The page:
One of the greatest struggles facing Americans today is the rising cost of healthcare. And while more patients have insurance coverage than in years past, healthcare costs – especially for those with chronic health conditions – can still be overwhelming.
What’s the best way to pay for healthcare costs as a patient with a chronic condition? There are several options available for when costs exceed a patient’s ability to pay. Here are three common approaches to paying for high medical expenses.
The situation: you’re leaving an appointment with your rheumatologist, the specialist who treats your fibromyalgia. Fibromyalgia, a condition characterized by chronic pain, sleep problems, hypersensitivity to smell, touch, or light, and severe fatigue, among other issues, is sometimes treated with medication and tender point injections – but now you find that your insurance doesn’t cover these treatments. What can you do?
You may have the option of applying for a medical credit card. Medical credit cards often seem promising – you will typically receive a zero percent interest promotional period, after which the interest rate will increase to match most other credit programs.
Many patients jump to apply for these cards sooner than they should – and some experts question whether they’re useful at all. First, medical payments are some of the most flexible around, allowing for partial payments and rarely accruing interest. Second, most major medical practices will work with you to create a payment plan. With these options available, a credit card becomes unnecessary.
Finally, while chronic health problems may create debt more slowly than a terminal illness, chronic health problems can accrue big bills over time. The need for continuous treatment makes the zero interest period of little value – there will always be more to pay.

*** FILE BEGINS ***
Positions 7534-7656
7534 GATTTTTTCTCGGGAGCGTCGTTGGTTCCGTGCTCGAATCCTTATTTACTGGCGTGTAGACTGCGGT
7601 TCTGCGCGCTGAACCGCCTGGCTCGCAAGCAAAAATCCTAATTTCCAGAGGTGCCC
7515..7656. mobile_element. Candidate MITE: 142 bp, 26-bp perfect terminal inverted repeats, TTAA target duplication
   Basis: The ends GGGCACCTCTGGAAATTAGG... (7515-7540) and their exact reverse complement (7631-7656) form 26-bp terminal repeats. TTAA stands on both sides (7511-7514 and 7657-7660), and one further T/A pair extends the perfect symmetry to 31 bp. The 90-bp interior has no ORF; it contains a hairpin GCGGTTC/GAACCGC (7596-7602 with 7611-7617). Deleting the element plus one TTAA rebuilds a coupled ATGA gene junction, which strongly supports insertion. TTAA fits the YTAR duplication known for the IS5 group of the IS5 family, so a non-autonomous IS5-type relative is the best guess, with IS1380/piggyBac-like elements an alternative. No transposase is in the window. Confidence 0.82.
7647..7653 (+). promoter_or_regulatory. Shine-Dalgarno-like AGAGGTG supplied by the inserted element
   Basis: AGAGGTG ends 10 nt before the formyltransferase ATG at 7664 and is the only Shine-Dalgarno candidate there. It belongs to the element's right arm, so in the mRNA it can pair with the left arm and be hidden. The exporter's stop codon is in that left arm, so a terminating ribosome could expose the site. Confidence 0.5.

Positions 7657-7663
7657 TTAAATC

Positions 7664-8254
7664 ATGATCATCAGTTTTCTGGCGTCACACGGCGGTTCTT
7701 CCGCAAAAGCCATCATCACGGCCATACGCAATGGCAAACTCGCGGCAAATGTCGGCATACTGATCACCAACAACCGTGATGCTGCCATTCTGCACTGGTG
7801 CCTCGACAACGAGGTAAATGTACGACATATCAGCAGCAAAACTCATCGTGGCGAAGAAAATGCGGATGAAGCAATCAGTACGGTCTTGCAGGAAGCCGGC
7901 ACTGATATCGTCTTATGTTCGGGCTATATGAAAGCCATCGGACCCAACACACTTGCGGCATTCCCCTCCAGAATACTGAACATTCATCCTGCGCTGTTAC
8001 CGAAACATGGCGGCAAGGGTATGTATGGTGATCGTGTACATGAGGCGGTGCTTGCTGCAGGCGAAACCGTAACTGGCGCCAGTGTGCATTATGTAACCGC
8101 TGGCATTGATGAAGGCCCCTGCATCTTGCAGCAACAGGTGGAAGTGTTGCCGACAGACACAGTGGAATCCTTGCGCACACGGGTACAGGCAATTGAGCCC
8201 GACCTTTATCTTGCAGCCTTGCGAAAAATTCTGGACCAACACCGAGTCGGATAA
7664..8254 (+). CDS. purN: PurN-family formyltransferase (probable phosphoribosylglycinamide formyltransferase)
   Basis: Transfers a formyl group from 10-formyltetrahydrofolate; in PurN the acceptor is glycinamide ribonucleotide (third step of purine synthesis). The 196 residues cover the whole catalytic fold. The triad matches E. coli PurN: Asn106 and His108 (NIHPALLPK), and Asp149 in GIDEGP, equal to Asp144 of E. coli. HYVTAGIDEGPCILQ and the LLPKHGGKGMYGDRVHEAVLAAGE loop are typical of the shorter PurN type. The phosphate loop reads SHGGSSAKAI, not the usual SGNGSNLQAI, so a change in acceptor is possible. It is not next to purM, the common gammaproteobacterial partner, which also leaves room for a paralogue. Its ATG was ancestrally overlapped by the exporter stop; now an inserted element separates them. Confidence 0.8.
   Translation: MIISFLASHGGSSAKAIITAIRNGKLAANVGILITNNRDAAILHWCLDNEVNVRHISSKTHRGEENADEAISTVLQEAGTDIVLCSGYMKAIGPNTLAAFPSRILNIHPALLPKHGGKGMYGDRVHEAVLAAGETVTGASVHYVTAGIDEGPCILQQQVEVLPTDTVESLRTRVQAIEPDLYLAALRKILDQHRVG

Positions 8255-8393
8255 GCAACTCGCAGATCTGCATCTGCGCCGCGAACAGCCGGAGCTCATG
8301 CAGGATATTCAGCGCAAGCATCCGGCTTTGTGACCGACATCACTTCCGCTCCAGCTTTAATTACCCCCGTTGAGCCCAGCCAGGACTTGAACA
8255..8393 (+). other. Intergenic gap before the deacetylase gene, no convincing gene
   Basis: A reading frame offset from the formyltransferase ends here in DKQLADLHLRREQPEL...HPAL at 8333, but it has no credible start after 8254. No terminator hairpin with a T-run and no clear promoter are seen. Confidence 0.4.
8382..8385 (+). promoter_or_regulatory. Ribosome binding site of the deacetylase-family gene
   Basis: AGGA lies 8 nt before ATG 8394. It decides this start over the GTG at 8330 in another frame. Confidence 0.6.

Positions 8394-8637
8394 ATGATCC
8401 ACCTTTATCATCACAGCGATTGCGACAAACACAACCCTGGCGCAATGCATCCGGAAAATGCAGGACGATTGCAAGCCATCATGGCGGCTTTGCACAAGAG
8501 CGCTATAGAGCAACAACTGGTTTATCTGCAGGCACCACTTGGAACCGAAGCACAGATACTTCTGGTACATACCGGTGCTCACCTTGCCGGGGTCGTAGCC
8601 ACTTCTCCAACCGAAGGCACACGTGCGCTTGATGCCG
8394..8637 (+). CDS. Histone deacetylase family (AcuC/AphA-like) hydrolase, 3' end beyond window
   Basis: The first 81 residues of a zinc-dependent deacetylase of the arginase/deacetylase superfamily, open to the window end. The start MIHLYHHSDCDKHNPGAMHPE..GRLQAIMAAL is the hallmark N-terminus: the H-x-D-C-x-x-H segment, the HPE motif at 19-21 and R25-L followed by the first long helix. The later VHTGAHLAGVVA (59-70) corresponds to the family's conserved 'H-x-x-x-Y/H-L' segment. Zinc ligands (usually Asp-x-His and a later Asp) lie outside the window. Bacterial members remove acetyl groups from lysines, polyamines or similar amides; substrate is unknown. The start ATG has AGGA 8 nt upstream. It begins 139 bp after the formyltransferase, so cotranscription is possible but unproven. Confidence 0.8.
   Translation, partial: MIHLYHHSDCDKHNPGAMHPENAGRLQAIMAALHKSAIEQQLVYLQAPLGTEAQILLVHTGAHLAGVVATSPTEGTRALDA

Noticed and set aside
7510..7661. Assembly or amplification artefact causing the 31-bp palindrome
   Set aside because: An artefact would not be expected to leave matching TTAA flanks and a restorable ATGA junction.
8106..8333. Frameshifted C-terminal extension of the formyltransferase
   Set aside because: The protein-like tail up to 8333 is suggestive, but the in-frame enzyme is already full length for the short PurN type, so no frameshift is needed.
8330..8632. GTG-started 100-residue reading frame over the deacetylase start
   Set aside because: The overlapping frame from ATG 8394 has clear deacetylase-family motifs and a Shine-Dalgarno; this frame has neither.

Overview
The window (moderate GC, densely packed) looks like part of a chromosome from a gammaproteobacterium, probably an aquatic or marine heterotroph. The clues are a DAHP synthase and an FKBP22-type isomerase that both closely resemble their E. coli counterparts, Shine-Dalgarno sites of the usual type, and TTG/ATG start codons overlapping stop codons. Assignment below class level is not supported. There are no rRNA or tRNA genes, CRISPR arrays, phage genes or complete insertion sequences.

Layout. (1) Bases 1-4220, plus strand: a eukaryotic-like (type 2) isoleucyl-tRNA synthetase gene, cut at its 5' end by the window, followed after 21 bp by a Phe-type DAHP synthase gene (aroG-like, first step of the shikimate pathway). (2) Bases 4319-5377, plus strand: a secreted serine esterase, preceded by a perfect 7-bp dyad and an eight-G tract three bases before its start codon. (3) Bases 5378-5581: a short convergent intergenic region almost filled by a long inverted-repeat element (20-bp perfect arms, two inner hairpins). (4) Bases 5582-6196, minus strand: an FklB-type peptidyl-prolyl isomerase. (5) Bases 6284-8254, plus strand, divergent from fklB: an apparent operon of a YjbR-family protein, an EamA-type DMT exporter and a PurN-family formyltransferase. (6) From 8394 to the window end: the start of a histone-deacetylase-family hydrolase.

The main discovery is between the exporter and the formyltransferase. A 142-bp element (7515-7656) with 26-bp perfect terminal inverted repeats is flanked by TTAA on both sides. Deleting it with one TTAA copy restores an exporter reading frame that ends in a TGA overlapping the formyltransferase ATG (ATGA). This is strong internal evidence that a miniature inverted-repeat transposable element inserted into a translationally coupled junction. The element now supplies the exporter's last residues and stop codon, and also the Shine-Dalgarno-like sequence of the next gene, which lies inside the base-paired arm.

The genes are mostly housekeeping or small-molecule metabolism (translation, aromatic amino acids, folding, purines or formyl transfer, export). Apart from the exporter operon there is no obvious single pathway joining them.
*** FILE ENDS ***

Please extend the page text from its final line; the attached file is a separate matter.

Another option for financing your medical care when managing chronic conditions is by taking a medical loan. Some patients take out a medical loan when they know they have a particularly large expense coming – such as to pay for a surgery. If you’re handling your other medical expenses easily, this can be a smart move. Rather than having a huge expense dropped on you at once, a loan gives you an extended period of time to pay.
For patients with more difficulty paying their medical bills, however, medical loans can just leave you deeper in debt, since these loans may accrue interest and penalties if not paid on time. A medical loan won’t help you much if your regular medical bills have already exceeded your ability to pay.
When all else fails – or ideally before all else fails – there are always other forms of assistance available to help you cover your medical bills. Depending on the degree of your condition, you may qualify for government disability coverage and payments. This coverage is typically quite comprehensive and can reduce your expenses significantly.
You should also ask about financial assistance problems wherever you are being treated. Many hospitals and major medical systems have charitable programs that may be able to help if you’re financially strapped. Your doctor may also be able to enroll you in a program that will reduce your prescription costs.
Chronic health conditions can have serious implications for your finances, so it’s important to consult with a financial planner if you are worried about your ability to afford proper care. No one should have to go without the care they need – but along the way you’ll have to make smart financial decisions and advocate for yourself to stay in the green.
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